Commonwealth opens yogurt plant

Dieter Doubousek, vice presi­dent of Com­monwealth Dairy, leads a tour of the new factory in Brattle­boro during a grand opening cer­emony, Wednesday. Gov. Shumlin was also on hand to tour the plant. (Zachary P. Stephens/Reformer)

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Thursday March 24, 2011

BRATTLEBORO -- The latest addition to Vermont's legacy of high-quality dairy products is now operational as the new Commonwealth Dairy yogurt manufacturing facility in Brattleboro opened its doors.

The 39,000 square-foot plant held its grand opening Wednesday afternoon with business and municipal leaders from around the county. The processing facility is a joint venture of Commonwealth Dairy LLC and Ehrmann USA, the American subsidiary of the family-run international yogurt company Ehrmann AG.

Plant managers report the new processing center will produce different yogurt formulations for other companies under a private label, as well as its own all-natural "Green Mountain Creamery" brand. It is now the only private label and co-pack yogurt producer in New England.

At its capacity, the plant will consume as much as 110 million pounds of milk to produce 70 million pounds of yogurt every year. Five percent of the company's operating profits go directly back to the Vermont farms that supply the milk.

The company will use only pure sugar (no added high fructose corn syrup) and no preservatives, done through the use of the latest manufacturing advances.

Founded in 1920, Ehrmann products are sold in more than 40 countries with annual revenues in excess of $1 billion.

"If not for the unshakeable commitment of Ehrmann and local, state and federal officials, we may never have been able to build this truly state-of-the-art plant that is capable of competitively producing premium yogurt products," said Commonwealth Dairy President Thomas Moffitt.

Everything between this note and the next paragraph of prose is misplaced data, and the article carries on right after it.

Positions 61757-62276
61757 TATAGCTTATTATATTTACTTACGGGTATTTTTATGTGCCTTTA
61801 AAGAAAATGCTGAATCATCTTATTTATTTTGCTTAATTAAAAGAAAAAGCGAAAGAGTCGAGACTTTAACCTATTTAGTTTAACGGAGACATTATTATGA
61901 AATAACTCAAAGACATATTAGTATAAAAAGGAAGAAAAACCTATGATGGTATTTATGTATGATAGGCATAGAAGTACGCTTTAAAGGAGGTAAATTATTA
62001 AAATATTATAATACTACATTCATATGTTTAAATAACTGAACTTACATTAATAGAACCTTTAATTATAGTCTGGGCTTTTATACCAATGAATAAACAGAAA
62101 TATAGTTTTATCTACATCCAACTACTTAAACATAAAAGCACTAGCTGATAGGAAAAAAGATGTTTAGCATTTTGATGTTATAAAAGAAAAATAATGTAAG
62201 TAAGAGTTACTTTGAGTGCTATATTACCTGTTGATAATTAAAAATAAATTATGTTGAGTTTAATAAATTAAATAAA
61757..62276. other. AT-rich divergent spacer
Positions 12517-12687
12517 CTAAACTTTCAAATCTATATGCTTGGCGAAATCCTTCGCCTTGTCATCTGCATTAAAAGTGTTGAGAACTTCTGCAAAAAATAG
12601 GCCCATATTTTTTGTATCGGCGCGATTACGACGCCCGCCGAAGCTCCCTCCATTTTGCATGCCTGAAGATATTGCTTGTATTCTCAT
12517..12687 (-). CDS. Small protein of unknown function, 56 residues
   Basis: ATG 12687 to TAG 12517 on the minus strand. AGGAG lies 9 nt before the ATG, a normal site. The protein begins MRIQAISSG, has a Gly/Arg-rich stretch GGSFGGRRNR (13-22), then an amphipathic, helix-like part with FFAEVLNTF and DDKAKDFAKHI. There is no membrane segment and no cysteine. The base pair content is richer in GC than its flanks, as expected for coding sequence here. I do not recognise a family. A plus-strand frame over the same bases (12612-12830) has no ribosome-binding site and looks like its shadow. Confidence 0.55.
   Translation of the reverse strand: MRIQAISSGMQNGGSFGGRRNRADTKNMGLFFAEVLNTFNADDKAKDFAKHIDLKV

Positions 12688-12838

Earlier this month, the plant produced 8,000 gallons of yogurt on its trial run to test the equipment and the products. The real production is expected within the next two weeks.

Among the nearly 100 guests at the facility to test the newest Vermont dairy product was Gov. Peter Shumlin, who said this project serves as a model for the future of business within the state.

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"If ever you've seen an example about why our kids are going to have a bright economic future, why we're going to have jobs in Vermont, why we're going to be a prosperous state -- it's going to be in this project. Our agricultural future is bright because of projects like this," he said. "On behalf of the state of Vermont, we're extraordinarily grateful for your good judgment. And we hope there will be more behind you."

Former agriculture secretary Roger Allbee called the Commonwealth addition to Vermont's dairy line one example of the renaissance in the industry.

"We have a commitment to support Vermont agriculture at all levels. It's part of our culture, it's part of our history and it's part of our future. And it's part of our working landscape that is so important to who we are as a state," he said. Practicing his German for the Ehrmann representatives, Allbee said "you are Vermonters today."

Vermont's current agriculture secretary Chuck Ross presented Commonwealth with the official milk-handler's license to conduct its dairy operations within the state. Ross joined Shumlin, Allbee and a handful of guests on a tour of the new facility presided over by Dieter Dobousek, Commonwealth's chief technical officer.

Located on 5.9 acres off Omega Drive, the plant was constructed in 100,000 manhours with 2,231 cubic yards of concrete, 308 tons of steel and 350 miles of wiring within the interior.

The state-of-the-art facility is the largest dairy plant built in Vermont since Ben & Jerry's ice cream in the 1990s. The state's agriculture agency reports Commonwealth is the largest commercial plant built in the last two decades.

Thirty-three employees presently work at the new facility.

Financed using $28 million in New Markets Tax Credits, the project received assistance from the Massachusetts Housing Investment Corporation (MHIC) and the CEI Capital Management LLC, as well as Wainwright Bank (now Eastern Bank) and the Vermont Economic Development Authority.

"The New Markets Tax Credit financing was a major factor in deciding where to locate our facility and, was, quite frankly, a major driver in making this plant a reality," Moffitt said.

Chris Garofolo can be reached at cgarofolo@reformer.com or 802-254-2311 ext. 275.